Upon realizing that for cost-cutting reasons there were insufficiently sized exit polling operations carried out in 19 safe states and the District of Columbia, I’d resigned myself to the actualization that it wouldn’t be possible to create hypothetical electoral maps based on select demographic characteristics for the 2012 Presidential election. Damn.
But the media consortium didn’t conduct detailed polling in the excluded states because they are among the most predictable, and as Steve Sailer has pointed out countless times, people only care about prognosticating about coin tosses. Consequently, with a couple of exceptions that will be noted below, it’s obvious how the demographic groupings considered here broke in those states.
Much is made about the gender gap in US politics. While there is a gap more than twice as wide by marital status as there is by sex, the male and female electoral maps look a lot different from one another. Various thinkers on the right have explored how female suffrage has steadily pushed the US leftward. Men and women vote similarly by ancestry, geographic position, and station in life, but the latter are shifted five or six points to the left, movement that is more than enough to tip the scales in one direction or the other in the tight national elections that have been the norm in the country for over a decade now.
First, if only women voted:
Obama wins reelection in an even more convincing fashion than was actually the case, trouncing Romney 347-185 (6 undetermined).
This time, with a little sense and no 19th Amendment:
Under this scenario, Romney wins by nearly the same margin that Obama actually won by.
During the 2008 campaign, Half Sigma doggedly complained that the Sarah Palin wing of the GOP was turning away wealthy, upper class whites who didn’t want to be associated with the instincts and concerns of ‘prole’ whites. Despite the perpetual claims of Republicans being the party of the rich, Obama beat McCain among voters making over $200,000 a year. Romney reversed that in a substantial way, swinging the $200k+ vote 16 points back in the Republican party’s favor in 2012. If an income threshold for voting existed, setting it at six figures would be more than enough to give the White House to the Republican party:
Among those making $100k+ annually, Romney obliterates Obama, 372-166. I guess that’s a silver lining for guys like HS.
We’re repeatedly told how crucial it is for the Republican party to ‘reach out’ to the one-fourth of the public that is largely hostile towards it at the expense of the nearly three-quarters of the country that more-or-less shares its values and objectives. Knowing that this guarantees the perpetual diminution of the contemporary GOP, those on the left eagerly and disingenuously urge the party to embrace this favorite tactic of the Establishment.
Pandering to and working towards increasing the size of the non-white vote has helped put the Republican party in the spot it now finds itself in, of course. As Ann Coulter puts it, “If Mitt Romney cannot win in this economy, then the tipping point has been reached. We have more takers than makers and it’s over. There is no hope.” She dances delicately around the race/ethnicity issue, but she is unique among popular pundits on the right in realizing that there is more to the makers-takers dichotomy than just W-2s.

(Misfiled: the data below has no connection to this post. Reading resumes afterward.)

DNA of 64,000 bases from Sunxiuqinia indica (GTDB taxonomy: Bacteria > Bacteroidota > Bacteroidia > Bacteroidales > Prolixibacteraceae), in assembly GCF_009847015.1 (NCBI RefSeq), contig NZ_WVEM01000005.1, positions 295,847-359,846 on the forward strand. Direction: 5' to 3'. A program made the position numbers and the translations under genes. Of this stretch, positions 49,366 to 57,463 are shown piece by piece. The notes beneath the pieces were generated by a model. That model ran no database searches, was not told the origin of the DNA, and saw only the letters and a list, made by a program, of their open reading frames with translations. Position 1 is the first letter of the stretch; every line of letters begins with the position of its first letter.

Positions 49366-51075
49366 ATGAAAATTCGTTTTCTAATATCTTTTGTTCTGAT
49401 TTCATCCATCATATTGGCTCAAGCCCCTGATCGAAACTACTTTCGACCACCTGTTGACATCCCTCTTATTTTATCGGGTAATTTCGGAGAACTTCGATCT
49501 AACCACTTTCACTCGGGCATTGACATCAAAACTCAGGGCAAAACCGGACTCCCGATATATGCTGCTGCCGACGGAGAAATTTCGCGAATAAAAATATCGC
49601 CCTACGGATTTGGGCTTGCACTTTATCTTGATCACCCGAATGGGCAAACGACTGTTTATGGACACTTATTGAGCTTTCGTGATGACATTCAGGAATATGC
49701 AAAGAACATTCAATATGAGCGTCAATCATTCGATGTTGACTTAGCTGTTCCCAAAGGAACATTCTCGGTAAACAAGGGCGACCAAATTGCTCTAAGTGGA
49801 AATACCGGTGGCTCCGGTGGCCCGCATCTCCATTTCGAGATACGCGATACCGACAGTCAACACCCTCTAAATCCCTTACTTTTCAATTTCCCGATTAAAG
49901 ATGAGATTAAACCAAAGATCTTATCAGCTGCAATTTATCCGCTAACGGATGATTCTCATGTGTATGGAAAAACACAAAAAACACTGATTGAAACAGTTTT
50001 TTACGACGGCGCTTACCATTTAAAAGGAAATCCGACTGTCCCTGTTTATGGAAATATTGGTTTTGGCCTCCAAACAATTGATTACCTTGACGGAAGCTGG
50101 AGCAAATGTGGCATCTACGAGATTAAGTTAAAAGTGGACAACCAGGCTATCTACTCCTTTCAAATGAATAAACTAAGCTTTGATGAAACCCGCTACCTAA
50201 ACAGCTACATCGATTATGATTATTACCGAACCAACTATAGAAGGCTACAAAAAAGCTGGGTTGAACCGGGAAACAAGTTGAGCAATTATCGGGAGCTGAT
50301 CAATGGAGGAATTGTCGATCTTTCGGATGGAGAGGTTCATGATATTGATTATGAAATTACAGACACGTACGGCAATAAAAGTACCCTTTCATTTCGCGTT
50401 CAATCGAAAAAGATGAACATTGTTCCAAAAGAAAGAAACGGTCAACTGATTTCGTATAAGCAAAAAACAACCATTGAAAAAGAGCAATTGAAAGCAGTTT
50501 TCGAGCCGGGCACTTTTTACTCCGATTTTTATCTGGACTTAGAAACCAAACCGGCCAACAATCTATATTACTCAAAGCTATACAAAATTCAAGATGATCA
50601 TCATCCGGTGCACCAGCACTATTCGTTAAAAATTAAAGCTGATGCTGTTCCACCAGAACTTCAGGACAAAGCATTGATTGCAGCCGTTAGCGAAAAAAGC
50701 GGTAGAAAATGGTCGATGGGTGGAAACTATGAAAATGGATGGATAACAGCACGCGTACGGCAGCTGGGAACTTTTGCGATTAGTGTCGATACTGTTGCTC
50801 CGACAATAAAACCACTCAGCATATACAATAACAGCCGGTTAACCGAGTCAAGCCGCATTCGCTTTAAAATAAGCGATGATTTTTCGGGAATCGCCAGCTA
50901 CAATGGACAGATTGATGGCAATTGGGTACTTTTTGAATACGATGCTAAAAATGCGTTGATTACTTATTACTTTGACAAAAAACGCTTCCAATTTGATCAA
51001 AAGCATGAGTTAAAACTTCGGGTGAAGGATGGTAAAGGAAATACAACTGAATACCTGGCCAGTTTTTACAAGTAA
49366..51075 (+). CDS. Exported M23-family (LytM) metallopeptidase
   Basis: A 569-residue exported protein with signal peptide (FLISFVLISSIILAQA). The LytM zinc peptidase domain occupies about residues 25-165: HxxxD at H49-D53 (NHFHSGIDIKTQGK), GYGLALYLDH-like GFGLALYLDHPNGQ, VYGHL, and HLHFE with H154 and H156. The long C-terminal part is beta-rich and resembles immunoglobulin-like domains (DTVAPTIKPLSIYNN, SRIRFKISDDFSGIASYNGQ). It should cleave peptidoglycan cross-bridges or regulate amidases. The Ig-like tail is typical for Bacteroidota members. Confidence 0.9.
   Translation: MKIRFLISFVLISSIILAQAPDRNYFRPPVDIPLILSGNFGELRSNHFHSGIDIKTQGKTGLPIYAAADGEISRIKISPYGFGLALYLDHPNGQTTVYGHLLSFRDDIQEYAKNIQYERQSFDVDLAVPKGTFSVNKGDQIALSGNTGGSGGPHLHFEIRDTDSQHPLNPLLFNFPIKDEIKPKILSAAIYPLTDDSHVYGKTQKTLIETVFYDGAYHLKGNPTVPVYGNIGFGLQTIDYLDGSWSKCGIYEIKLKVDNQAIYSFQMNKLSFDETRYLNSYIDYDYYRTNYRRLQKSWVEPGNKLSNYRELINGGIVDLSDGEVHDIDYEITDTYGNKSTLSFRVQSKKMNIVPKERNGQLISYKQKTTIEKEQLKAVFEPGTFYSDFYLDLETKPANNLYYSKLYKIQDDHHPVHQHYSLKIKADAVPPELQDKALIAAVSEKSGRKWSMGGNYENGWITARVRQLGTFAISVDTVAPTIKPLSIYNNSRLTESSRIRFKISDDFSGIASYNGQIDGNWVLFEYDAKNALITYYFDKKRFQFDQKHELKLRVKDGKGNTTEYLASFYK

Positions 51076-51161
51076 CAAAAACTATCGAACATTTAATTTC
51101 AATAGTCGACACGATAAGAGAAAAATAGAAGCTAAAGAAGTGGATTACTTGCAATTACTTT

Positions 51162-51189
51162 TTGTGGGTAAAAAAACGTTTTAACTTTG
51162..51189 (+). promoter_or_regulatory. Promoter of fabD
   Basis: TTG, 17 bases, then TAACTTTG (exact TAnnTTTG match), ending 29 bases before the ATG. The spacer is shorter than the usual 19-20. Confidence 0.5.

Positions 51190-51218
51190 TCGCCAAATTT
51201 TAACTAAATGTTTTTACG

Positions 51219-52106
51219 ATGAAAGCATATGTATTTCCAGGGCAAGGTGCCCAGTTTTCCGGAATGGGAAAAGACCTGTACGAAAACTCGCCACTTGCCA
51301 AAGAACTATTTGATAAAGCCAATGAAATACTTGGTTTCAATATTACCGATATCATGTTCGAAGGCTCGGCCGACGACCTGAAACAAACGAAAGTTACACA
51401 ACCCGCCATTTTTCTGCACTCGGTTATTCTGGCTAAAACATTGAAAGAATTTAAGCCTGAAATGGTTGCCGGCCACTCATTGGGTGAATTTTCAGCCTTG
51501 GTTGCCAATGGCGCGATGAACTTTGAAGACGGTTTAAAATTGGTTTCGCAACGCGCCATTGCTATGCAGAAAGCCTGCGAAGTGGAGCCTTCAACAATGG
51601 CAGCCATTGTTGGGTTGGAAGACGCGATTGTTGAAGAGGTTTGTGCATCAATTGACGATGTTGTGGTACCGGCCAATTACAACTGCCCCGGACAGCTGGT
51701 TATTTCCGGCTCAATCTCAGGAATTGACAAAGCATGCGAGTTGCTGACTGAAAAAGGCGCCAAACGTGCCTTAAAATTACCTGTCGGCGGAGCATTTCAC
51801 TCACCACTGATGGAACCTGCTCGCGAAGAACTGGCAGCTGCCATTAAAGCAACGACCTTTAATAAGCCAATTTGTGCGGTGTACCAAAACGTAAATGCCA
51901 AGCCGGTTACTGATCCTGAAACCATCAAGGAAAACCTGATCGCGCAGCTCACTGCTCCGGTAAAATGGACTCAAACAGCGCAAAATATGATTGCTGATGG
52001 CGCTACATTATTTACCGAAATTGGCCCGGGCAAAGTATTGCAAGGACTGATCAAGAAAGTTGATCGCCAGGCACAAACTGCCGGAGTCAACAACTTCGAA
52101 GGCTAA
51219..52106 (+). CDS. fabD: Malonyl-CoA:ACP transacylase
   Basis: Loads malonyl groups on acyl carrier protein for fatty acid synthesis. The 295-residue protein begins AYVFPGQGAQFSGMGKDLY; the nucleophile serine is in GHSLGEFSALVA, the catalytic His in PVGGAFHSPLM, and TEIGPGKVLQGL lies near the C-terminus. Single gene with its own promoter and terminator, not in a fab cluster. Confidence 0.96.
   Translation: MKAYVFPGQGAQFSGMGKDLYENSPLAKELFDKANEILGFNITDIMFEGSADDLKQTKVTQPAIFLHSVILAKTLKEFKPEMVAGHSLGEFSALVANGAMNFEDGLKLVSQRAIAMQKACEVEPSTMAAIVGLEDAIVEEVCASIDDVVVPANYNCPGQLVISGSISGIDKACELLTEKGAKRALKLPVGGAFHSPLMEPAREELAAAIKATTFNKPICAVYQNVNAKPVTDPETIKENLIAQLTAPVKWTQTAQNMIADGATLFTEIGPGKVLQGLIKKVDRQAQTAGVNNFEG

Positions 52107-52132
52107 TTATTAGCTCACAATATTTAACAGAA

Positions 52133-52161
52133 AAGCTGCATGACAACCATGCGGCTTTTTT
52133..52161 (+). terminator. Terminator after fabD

Before heeding the Establishment’s advice and running off the electoral cliff, Republicans should consider how favorable things look for them when the white folk are asked what they think:
Even the two big blue strongholds of California and New York abandon the multiculti party as Romney–compared to Reagan by some boosters during the campaign–enjoys a Reaganesque victory, winning 470-61 (7 undecided). Upping the ante even more, some sense along with revocations of both the 15th and 19th Amendments:
Oh what hideous cartography! Romney wins the electoral college among white men 490-41 (7 undecided). Parenthetically, Rhode Island, one of the states excluded from serious exit polling this time around, gave 48% of it’s white male vote to McCain in ’08. Given that Romney garnered the support of 62% of white men to McCain’s 57%, it’s certainly conceivable that Romney won among white guys in Rhode Island this time, but without being able to definitively make that call, I gave it to Obama in the above. If Romney won it, the electoral score becomes 494-37 (7 undecided).
If the US looked like Nebraska, it wouldn’t necessarily follow that we’d have a two-party system consisting of a perpetual majority and an ever-defeated opposition. Instead, general election campaigns would be as competitive as they are today. Gauging public sentiment has come a long, long way from Dewey beats Truman, and campaigns on both sides are able to calibrate the message precisely enough to reliably get, at a minimum, say 45% of the vote. The difference would be that general elections would look like Republican primaries do now, and the typical Republican primary would resemble a debate between Sailer, Auster, Buchanan, Barone, Raimondo, and Reynolds. The demographic transformation the US is currently undergoing is driving a stake through the heart of political conservatism. Indeed, we are doomed.
With all this reclinating back towards the good ‘ole days, it feels like we’re forgetting something far more relevant for the future. How does the electoral map look when we consider non-whites exclusively? Well, despite representing the driving force behind the nation’s demographic changes, it looks exactly the same as it did in 2008. Rather than recreate it here, I’ll just ask you to take a look at the original.